On Wednesday, Nvidia announced a collaboration with Microsoft to build a “massive” cloud computer focused on AI. It will reportedly use tens of thousands of high-end Nvidia GPUs for applications like deep learning and large language models. The companies aim to make it one of the most powerful AI supercomputers in the world.
In turn, the new supercomputer will feature thousands of units of what is arguably the most powerful GPU in the world, the Hopper H100, which Nvidia launched in October. Nvidia will also provide its second most powerful GPU, the A100, and utilize its Quantum-2 InfiniBand networking platform, which can transfer data at 400 gigabits per second between servers, linking them together into a powerful cluster.
Meanwhile, Microsoft will contribute its Azure cloud infrastructure and ND- and NC-series virtual machines. Nvidia’s AI Enterprise platform will tie the whole thing together. The companies will also collaborate on DeepSpeed, Microsoft’s deep learning optimization software.
In a statement, Nvidia mentioned the applications the joint supercomputer might serve:
“As part of the collaboration, Nvidia will utilize Azure’s scalable virtual machine instances to research and further accelerate advances in generative AI, a rapidly emerging area of AI in which foundational models like Megatron Turing NLG 530B are the basis for unsupervised, self-learning algorithms to create new text, code, digital images, video or audio.”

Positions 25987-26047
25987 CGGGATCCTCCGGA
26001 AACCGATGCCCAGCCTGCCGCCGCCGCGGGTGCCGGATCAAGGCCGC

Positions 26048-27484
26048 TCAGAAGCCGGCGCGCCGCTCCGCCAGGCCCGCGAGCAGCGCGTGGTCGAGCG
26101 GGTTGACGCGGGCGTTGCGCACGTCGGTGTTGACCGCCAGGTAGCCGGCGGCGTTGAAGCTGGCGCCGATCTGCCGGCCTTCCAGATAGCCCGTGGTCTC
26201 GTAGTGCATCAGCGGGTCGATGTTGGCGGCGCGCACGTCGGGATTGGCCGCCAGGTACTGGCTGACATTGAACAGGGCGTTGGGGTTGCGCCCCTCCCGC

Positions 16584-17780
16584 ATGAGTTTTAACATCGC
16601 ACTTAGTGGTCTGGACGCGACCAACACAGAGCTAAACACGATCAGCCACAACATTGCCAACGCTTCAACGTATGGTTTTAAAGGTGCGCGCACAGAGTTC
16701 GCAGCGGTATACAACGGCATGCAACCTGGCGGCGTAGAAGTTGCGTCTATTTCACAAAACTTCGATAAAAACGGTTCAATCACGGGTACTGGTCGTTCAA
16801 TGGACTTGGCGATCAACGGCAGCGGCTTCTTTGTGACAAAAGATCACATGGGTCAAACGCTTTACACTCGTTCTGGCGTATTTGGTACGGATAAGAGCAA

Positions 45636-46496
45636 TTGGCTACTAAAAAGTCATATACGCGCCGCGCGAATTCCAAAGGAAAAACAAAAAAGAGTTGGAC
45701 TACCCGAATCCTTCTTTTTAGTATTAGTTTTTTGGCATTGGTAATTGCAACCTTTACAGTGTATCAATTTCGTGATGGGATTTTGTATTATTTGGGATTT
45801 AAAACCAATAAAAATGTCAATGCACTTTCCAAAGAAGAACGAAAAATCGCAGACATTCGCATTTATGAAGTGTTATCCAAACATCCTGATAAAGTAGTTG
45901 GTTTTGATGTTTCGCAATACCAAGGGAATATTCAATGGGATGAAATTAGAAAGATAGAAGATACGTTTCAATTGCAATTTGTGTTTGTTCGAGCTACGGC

This past year has seen a rapid rise in generative AI models such as Stable Diffusion and DALL-E that can synthesize novel images on demand. Similar models have appeared that can create video, synthesize voices, and perform transcription, among other uses. As computational demand increases for generative AI, Nvidia and Microsoft intend to be there to meet it.
Once Nvidia and Microsoft’s cloud computer comes online, customers can deploy thousands of GPUs in a single cluster to “train even the most massive large language models, build the most complex recommender systems at scale, and enable generative AI at scale,” according to Nvidia.
The companies did not provide details on when the new supercomputer will be ready but mentioned that the announcement marks the beginning of a “multi-year collaboration.” It’s likely the cloud computer will scale up in capacity over time.
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